Admiralty Research Laboratory - Miscellany

The diverse nature of information, received, regarding ARL and its research has led to this catch-all webpage, which for all intents and purposes acts as an 'in-tray'.


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<Under construction>

ARL News - all issues
  • ARL News No.1 Dec 1966
  • ARL News No.2 Feb 1967
  • ARL News No.3 Apr 1967
  • ARL News No.4 Jun 1967
  • ARL News No.5 Aug 1967
  • ARL News No.6 Oct 1967
  • ARL News No.7 Jan 1968
  • ARL News No.8 Apr 1968
  • ARL News No.9 Jul 1968
  • Aerial Photographs of the Admiralty Research Laboratory's Sites

    Queens Road post-1969 showing recently built L-Block (far right) as it became known

    Upper Lodge c1970 with demolition of wooden ex-hospital / school buildings in progress


    AUTOLYCUS Diesel Exhaust Detector Equipment designed by ARL for the RAF Coastal Command aircraft.

    Concept proven fitted to Shackeltons and carried forward as part of the original ASW equipment on the Nimrod. ARL played an advisory role in the development of the equipment from 1945 onwards, providing consultancy on the design, installation and its operational use.

    ARL designed Slide-Rule produced by Thorton

    This specially produced slide-rule is thought to have been used in connection with the Admiralty Research Laboratory's Infra-Red work, for 'Black Body' radiation.

    ARL G22 Developing Tank made 1940

    As yet no clue as to where and how it was used. {Ideas on a postcard, please!}

    ARL Crest - painted cast metal, approx: 10" high x 5" wide x 0.5" thick

    Found on eBay. Seller was a shop in Portsmouth Dockyard. Modelled on the (original) official crest of the Admiralty Research Laboratory. There was a tradition at the Admiralty Engineering Laboratory, at West Drayton, of presenting (senior?) staff with such a cast-metal, AEL crest, upon their retirement. Although not a commonly known tradition at ARL, clearly this practise was adopted for some retirements, the question is whose!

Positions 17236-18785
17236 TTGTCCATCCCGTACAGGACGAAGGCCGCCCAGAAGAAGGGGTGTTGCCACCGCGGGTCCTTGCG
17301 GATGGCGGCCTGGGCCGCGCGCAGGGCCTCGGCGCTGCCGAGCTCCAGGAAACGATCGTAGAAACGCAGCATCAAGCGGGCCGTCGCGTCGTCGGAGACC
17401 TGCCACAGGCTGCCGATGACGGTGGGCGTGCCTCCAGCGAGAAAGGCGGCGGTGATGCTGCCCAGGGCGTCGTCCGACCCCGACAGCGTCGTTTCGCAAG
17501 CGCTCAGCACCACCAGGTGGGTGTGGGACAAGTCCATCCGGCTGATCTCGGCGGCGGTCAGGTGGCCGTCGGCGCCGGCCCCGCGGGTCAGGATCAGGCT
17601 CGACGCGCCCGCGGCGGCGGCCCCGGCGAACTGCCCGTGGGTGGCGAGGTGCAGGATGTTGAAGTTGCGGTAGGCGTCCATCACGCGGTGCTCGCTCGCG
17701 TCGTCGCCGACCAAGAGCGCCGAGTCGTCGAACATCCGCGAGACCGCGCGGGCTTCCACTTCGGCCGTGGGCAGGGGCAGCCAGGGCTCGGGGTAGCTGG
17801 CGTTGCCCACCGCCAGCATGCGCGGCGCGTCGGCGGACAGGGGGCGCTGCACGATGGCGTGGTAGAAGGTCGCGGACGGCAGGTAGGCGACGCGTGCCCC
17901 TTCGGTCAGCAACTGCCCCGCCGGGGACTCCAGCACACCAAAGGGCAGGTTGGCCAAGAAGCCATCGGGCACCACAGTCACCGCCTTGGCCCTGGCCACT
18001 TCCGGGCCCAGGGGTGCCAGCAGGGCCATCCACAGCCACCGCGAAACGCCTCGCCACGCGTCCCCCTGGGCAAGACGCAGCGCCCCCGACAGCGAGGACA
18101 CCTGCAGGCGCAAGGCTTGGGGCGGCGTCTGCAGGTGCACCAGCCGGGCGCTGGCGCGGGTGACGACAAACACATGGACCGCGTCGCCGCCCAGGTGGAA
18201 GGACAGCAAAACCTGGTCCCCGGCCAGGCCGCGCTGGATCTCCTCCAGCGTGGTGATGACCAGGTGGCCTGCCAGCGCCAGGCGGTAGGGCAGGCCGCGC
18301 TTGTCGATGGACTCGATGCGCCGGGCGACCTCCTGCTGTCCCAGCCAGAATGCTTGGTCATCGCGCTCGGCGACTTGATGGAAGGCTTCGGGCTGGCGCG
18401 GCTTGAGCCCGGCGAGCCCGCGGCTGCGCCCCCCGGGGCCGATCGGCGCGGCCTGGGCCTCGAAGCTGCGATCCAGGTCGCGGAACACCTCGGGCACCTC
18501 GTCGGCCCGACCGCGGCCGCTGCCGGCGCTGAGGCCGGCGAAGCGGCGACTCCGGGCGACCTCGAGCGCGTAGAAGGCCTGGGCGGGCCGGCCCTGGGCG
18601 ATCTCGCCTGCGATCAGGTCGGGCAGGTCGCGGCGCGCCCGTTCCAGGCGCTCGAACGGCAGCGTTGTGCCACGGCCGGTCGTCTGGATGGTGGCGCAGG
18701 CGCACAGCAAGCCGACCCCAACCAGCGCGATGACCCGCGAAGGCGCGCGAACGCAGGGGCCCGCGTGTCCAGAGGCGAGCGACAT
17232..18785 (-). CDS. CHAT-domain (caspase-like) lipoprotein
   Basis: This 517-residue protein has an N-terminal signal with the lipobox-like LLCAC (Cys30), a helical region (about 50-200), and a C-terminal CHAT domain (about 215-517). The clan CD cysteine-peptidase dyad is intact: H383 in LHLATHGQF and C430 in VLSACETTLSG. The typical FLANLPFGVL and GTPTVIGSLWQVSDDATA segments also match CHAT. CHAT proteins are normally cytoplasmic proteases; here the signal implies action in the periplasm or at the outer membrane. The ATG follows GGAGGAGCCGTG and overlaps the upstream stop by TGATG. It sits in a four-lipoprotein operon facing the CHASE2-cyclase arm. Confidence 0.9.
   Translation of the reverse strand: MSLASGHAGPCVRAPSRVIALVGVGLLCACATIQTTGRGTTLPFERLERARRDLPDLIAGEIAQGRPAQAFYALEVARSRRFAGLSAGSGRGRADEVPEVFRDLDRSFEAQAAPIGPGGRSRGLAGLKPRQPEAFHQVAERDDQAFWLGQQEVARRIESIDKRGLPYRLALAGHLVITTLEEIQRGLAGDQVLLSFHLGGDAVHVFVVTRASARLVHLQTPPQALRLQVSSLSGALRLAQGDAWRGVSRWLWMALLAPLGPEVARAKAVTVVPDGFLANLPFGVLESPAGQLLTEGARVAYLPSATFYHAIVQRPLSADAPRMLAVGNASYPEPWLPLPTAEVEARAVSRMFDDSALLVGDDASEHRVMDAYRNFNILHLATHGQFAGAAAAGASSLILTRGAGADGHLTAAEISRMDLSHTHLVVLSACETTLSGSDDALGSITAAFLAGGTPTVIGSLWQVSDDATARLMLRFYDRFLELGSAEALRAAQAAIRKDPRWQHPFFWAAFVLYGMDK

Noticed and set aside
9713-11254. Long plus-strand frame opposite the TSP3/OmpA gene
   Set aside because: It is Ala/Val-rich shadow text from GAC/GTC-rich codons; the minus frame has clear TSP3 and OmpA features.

1967 Visitors to ARL

    As part of the (recent) reorganisation at ministerial level in the Ministry of Defence, some departmental posts disappeared and some new inter-service posts were created. One of these was that of the Minister of State for Defence (Equipment) whose responsibilities included a number of research and development establishments, and among these were several serving the special needs of the Royal Navy. On Monday 13th February, the new Minister, Mr Roy Mason, visited the Admiralty Research Laboratory in order to acquaint himself at first hand with the latest developments.

    He was shown, among other items, progress in the use of sound in detecting submarines, basic investigations of flow noise, new ideas for ship propulsion and control, a TV presentation of movements of shoals of fish achieved by scanning with a high frequency sound beam, a portable meter for measuring radioactive hazards and a method of cleaning contaminated air drawn in quantities into ship's engine rooms.

    In the above photo, the Superintendent ARL, Mr W.L. Burrows BSc DIC, is showing the Minister some of the features of the Rotating Beam Channel (at Upper Lodge) used to investigate the characteristics of new underwater weapons by towing them in a 100ft dia circular path. Mr F.S. Burt, Head of the Hydrodynamics Group (G-Group) is standing behind the Superintendent. Mr A.W. Ross the Director of Naval Physical Research (DNPR) is on the left of Mr Burt.

    On the afternoon of Tuesday 10th October, ARL was visited by The Right Honourable Denis W. Healey MBE MP, Secretary of State for Defence. Mr Healey was accompanied by the Chief Scientist (Royal Navy) Mr B.W. Lythall CB MA. Mr Lythall, who had worked at ARL in the 1950s, was the scientific member of the Admiralty Board, formerly known as the Board of the Admiralty.

    The visitors were received by the Superintendent, who escorted them to see some of the work of the Establishment. In the space of the limited time available they visited the Submarine Detection Group (L-Group), both at Queens Road and Upper Lodge, and the Hydrodynamics Group (G-Group) where the Rotating Beam Channel always proved of interest to visitors.

    In the above photo taken in the RBC building are (from left) Mr W.L. Borrows Superintendent ARL, Mr F.S. Burt Head of the Hydrodynamics Group (G-Group), Mr Healey, Mr Lythall CS(RN), Mr Alec Mitchell (G-Group) and Mr Hastie-Smith Asst Private Secretary. Alec Mitchell was a principal figure in ARL's Pumpjet Propulsion research, and had the distinction of becoming the last Director of Admiralty Research Laboratory, upon the retirement of Dr E.(Ted) Lee in 1974; Ted Lee had also served at ARL earlier in his career.

    ARL Group Staff Photographs

    ARL Radiated Noise - Ranging & Reduction Group (D) 1967


    This page is under construction

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